A Brilliant Work of Art

Yesterday afternoon while playing basketball on my driveway, I noticed a speedy buzzing creature. It was a female Ruby-throated Hummingbird. She flew around some, checking the scene out, before landing in her nest on the fork of a branch of the massive Red Maple to the right of the basketball hoop! I had no idea that there was a nest there, so it was quite a surprise. She flew away just as soon as she came. I immediately stopped playing, grabbed my camera and binoculars and stood still as stone while I awaited her return. Sure enough, within a minute, she was back, this time landing on a branch above the nest before dropping down to continue warming her petite eggs.

She spent six to ten days constructing the nest out of dandelions or thistle held together with spider webs and camouflaging the outside with lichen and moss. She formed the walls of the two-inch-wide, inch-deep nest by mushing the outermost material between her chest and neck. She would have stepped on the bottom to make it firm as well. The nest alone is a work of art that requires a skilled and assiduous individual. She then fills the nest with one to three glowing white pearls about a half a gram each, which would hatch into altricial chicks 12 to 14 days later. She will, as her instincts mandate, fly back and forth between a food source and the nest for 18-22 days constantly feeding and protecting her young. After her babies leave the nest and her job as a parent is complete (for now), she might go on to have one more brood during the same season. And what’s more – the male is not around to help with any of this. He leaves the female right after mating. This is quite a lot to ask of a bird that only weighs about 4 grams and must beat its wings 50 times per second in flight to take on alone!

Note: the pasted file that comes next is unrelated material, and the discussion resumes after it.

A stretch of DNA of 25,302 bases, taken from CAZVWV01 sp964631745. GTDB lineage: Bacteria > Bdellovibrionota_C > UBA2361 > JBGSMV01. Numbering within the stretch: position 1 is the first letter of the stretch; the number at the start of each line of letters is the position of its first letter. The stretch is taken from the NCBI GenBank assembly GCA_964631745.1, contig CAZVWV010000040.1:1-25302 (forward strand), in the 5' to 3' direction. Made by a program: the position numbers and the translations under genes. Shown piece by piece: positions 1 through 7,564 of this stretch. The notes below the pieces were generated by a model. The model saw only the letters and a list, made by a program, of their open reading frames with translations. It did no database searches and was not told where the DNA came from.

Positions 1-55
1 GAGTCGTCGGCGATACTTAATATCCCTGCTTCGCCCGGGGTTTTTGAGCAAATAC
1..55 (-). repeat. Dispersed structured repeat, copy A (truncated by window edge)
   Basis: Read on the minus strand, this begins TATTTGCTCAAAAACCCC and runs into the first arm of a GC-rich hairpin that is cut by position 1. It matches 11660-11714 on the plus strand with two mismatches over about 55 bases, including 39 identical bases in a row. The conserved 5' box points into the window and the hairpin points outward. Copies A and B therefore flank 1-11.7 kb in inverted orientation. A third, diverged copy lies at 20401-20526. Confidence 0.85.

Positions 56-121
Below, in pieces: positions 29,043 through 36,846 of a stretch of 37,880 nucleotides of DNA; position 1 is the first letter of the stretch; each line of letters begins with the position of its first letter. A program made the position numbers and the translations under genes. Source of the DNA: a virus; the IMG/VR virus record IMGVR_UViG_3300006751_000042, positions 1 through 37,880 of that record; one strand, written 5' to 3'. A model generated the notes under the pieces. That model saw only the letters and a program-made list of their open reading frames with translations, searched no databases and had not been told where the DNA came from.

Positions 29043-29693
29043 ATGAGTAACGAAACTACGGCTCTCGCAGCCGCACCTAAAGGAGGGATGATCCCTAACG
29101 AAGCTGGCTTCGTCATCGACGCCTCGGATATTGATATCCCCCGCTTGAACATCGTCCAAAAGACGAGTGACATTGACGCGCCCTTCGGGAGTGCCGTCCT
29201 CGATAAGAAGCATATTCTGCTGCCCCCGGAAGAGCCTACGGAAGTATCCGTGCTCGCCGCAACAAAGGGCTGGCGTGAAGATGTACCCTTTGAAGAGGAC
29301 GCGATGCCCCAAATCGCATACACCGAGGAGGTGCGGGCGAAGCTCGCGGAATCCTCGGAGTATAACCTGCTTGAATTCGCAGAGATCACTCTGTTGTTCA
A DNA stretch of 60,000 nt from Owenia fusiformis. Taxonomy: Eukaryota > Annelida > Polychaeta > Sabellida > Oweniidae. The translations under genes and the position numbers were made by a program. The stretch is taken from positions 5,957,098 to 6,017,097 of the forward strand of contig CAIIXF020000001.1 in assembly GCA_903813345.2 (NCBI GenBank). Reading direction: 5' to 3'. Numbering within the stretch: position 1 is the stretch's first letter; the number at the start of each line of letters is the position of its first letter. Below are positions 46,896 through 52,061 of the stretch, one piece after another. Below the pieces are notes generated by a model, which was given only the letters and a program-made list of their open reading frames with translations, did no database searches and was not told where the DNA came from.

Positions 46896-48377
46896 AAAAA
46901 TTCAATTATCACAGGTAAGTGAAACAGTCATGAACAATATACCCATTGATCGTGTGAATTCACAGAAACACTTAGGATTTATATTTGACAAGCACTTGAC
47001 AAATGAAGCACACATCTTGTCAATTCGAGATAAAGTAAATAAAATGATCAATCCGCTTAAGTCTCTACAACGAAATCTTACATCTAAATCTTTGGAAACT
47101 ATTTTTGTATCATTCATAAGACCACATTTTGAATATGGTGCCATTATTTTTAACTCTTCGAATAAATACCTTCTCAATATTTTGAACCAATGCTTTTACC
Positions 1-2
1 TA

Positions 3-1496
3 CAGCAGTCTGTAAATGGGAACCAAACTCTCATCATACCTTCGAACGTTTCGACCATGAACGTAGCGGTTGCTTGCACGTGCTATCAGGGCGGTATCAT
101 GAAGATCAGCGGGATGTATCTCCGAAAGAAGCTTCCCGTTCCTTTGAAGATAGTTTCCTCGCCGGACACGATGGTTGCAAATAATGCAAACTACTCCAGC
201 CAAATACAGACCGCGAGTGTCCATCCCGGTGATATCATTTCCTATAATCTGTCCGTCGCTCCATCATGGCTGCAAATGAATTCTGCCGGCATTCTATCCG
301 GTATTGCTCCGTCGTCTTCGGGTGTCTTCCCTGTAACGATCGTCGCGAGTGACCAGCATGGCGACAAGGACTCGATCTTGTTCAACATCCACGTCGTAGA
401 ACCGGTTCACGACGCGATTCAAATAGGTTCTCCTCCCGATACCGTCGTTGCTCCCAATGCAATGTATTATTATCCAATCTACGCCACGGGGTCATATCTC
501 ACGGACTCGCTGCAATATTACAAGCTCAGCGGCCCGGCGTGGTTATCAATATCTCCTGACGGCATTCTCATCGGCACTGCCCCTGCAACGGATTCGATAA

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The female on her beautiful nest

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